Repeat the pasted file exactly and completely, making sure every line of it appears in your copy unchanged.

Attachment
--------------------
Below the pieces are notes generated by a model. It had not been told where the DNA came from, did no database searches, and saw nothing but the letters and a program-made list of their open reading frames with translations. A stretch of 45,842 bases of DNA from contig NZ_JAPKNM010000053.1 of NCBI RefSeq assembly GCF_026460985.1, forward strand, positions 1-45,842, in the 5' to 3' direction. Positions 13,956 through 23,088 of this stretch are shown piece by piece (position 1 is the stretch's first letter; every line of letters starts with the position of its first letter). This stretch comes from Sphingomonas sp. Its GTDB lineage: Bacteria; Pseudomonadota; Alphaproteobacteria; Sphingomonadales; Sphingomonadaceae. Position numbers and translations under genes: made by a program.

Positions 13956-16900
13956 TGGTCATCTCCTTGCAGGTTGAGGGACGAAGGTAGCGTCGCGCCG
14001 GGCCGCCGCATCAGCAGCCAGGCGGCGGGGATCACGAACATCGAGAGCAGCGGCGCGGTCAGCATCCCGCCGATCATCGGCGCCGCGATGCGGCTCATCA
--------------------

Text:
Below the pieces are notes generated by a model. It had not been told where the DNA came from, did no database searches, and saw nothing but the letters and a program-made list of their open reading frames with translations. A stretch of 45,842 bases of DNA from contig NZ_JAPKNM010000053.1 of NCBI RefSeq assembly GCF_026460985.1, forward strand, positions 1-45,842, in the 5' to 3' direction. Positions 13,956 through 23,088 of this stretch are shown piece by piece (position 1 is the stretch's first letter; every line of letters starts with the position of its first letter). This stretch comes from Sphingomonas sp. Its GTDB lineage: Bacteria; Pseudomonadota; Alphaproteobacteria; Sphingomonadales; Sphingomonadaceae. Position numbers and translations under genes: made by a program.

Positions 13956-16900
13956 TGGTCATCTCCTTGCAGGTTGAGGGACGAAGGTAGCGTCGCGCCG
14001 GGCCGCCGCATCAGCAGCCAGGCGGCGGGGATCACGAACATCGAGAGCAGCGGCGCGGTCAGCATCCCGCCGATCATCGGCGCCGCGATGCGGCTCATCA